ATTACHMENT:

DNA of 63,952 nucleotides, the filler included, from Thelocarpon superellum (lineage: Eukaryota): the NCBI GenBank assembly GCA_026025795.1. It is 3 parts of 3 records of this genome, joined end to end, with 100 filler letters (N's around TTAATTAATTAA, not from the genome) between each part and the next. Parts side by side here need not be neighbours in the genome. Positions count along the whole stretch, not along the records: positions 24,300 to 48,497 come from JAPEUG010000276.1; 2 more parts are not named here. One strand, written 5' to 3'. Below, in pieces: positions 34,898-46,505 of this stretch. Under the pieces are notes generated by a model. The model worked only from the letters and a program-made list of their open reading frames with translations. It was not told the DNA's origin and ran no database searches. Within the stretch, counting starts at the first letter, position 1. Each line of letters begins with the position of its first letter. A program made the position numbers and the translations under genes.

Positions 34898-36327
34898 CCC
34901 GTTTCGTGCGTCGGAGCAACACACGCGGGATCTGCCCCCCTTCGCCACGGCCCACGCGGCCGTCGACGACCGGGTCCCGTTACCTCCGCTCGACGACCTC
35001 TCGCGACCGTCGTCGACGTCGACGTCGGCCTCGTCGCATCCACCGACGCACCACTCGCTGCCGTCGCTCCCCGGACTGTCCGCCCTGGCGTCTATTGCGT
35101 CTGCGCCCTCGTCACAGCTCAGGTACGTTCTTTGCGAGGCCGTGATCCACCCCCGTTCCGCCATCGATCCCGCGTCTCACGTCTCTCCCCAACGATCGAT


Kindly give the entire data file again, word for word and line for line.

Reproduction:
DNA of 63,952 nucleotides, the filler included, from Thelocarpon superellum (lineage: Eukaryota): the NCBI GenBank assembly GCA_026025795.1. It is 3 parts of 3 records of this genome, joined end to end, with 100 filler letters (N's around TTAATTAATTAA, not from the genome) between each part and the next. Parts side by side here need not be neighbours in the genome. Positions count along the whole stretch, not along the records: positions 24,300 to 48,497 come from JAPEUG010000276.1; 2 more parts are not named here. One strand, written 5' to 3'. Below, in pieces: positions 34,898-46,505 of this stretch. Under the pieces are notes generated by a model. The model worked only from the letters and a program-made list of their open reading frames with translations. It was not told the DNA's origin and ran no database searches. Within the stretch, counting starts at the first letter, position 1. Each line of letters begins with the position of its first letter. A program made the position numbers and the translations under genes.

Positions 34898-36327
34898 CCC
34901 GTTTCGTGCGTCGGAGCAACACACGCGGGATCTGCCCCCCTTCGCCACGGCCCACGCGGCCGTCGACGACCGGGTCCCGTTACCTCCGCTCGACGACCTC
35001 TCGCGACCGTCGTCGACGTCGACGTCGGCCTCGTCGCATCCACCGACGCACCACTCGCTGCCGTCGCTCCCCGGACTGTCCGCCCTGGCGTCTATTGCGT
35101 CTGCGCCCTCGTCACAGCTCAGGTACGTTCTTTGCGAGGCCGTGATCCACCCCCGTTCCGCCATCGATCCCGCGTCTCACGTCTCTCCCCAACGATCGAT